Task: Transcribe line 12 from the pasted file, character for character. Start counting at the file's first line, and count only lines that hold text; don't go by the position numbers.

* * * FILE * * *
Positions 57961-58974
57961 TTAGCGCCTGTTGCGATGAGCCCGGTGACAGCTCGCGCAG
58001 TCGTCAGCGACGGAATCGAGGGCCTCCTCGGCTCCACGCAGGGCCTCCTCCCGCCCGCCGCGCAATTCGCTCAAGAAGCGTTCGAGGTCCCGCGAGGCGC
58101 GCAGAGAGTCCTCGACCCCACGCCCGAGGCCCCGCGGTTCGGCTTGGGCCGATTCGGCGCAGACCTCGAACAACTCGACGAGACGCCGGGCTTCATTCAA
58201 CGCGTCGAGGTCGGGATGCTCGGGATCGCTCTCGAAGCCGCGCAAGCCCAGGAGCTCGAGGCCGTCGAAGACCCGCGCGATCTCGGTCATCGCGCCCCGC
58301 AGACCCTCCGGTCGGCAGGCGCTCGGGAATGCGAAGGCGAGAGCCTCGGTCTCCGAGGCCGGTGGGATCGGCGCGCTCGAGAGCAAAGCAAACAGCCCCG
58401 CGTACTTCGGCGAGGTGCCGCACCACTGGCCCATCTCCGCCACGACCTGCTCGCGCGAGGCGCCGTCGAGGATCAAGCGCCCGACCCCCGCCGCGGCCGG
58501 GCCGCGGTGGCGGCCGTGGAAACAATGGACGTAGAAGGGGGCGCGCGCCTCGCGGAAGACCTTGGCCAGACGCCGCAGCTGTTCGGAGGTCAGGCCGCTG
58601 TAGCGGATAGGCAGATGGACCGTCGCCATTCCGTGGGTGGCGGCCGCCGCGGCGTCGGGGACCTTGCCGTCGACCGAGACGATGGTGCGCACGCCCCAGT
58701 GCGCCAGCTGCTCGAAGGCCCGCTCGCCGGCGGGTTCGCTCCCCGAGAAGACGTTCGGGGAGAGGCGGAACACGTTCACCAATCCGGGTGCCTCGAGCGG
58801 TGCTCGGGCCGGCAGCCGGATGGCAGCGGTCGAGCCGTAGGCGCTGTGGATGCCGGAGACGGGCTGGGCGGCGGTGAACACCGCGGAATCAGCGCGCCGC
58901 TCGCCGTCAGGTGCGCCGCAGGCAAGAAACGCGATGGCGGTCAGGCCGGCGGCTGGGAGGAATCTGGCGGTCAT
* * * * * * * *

58901 TCGCCGTCAGGTGCGCCGCAGGCAAGAAACGCGATGGCGGTCAGGCCGGCGGCTGGGAGGAATCTGGCGGTCAT